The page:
Are private mortgage insurance premiums tax-deductible?

Yes, private mortgage insurance premiums are tax-deductible for homeowners that itemize their deductions on their federal tax forms.

How to avoid private mortgage insurance?

To avoid private mortgage insurance, you can:

  • Put 20% down.
  • Get a piggyback loan.
  • Make extra payments on your mortgage.
  • Refinance once you have 20% equity.

How much does private mortgage insurance cost?

PMI premiums vary, depending on the size of the down payment and the loan, from around 0.5% to about 1% of the original loan amount per year.

Who benefits from private mortgage insurance? / Who does private mortgage insurance protect?

Private mortgage insurance is designed to protect lenders against losses that may occur if a borrower defaults on their mortgage loan.

It provides financial security for the lender, helping them to recoup some of the costs of foreclosure and loss of property value.

When does private mortgage insurance stop?

Private mortgage insurance typically stops automatically once the loan balance falls below a certain level (often 80% of the original value of the home), or when you reach the end of your loan term.

Can I get a refund on my PMI?

It is possible to get a refund of your PMI premium, but it is not guaranteed. If you have paid off a significant portion of your loan, or if your home’s value has increased, you may be eligible for a refund. You will need to contact your lender to see if you qualify.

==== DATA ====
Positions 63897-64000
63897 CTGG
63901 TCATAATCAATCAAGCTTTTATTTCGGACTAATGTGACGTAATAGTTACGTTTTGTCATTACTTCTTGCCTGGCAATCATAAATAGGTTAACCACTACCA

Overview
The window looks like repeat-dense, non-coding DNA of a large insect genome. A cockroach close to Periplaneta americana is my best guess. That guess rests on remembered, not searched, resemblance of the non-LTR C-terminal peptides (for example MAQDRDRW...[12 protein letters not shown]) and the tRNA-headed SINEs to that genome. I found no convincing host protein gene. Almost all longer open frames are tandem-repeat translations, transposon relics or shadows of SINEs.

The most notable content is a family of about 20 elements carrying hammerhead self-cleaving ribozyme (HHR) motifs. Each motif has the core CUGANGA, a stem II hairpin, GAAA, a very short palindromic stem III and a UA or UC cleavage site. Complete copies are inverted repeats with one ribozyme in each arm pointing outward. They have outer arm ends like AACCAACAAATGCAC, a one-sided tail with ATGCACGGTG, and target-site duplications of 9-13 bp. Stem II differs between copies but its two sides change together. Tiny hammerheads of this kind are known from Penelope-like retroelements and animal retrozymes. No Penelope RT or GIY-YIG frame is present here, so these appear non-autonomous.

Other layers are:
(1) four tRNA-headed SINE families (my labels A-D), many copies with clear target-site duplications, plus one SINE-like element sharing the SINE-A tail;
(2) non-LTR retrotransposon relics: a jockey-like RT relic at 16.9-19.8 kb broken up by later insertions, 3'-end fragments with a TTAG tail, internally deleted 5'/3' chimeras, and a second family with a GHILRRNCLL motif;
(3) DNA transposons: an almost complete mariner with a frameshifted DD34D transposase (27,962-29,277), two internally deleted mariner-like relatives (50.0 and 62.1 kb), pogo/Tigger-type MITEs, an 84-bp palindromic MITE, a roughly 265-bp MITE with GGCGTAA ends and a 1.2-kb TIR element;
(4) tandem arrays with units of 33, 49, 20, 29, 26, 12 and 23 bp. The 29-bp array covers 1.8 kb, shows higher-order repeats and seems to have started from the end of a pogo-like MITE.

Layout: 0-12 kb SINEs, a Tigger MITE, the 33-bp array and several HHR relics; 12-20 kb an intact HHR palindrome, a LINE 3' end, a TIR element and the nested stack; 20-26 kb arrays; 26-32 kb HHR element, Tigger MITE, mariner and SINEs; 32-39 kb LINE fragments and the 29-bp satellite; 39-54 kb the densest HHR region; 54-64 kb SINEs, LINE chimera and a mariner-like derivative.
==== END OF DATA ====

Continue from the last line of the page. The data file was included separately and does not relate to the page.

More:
Private mortgage insurance is a type of insurance that provides coverage to lenders if a borrower defaults on their mortgage payments and is unable to repay the loan balance.

Private mortgage insurance is typically required for borrowers who have less than 20% equity in their homes or when taking out a high-ratio mortgage.

The need for private mortgage insurance can be avoided by saving up enough money for a down payment or by choosing an alternative to a high-ratio mortgage.

Private mortgage insurance is a necessary financial safeguard for lenders that allows them to feel more secure about providing mortgages to borrowers with lower down payments.

Because these borrowers are seen as being at higher risk of defaulting on their loans, lenders must take additional steps to protect themselves if this does happen.

Private mortgage insurance gives lenders this peace of mind, and in turn, allows more borrowers to qualify for a home loan.

While private mortgage insurance is not required for all borrowers, it is something that should be considered if you are looking to purchase a home with less than 20% down.

By understanding how private mortgage insurance works and how it can benefit you, you can make the best decision for your financial situation and your future homeownership goals.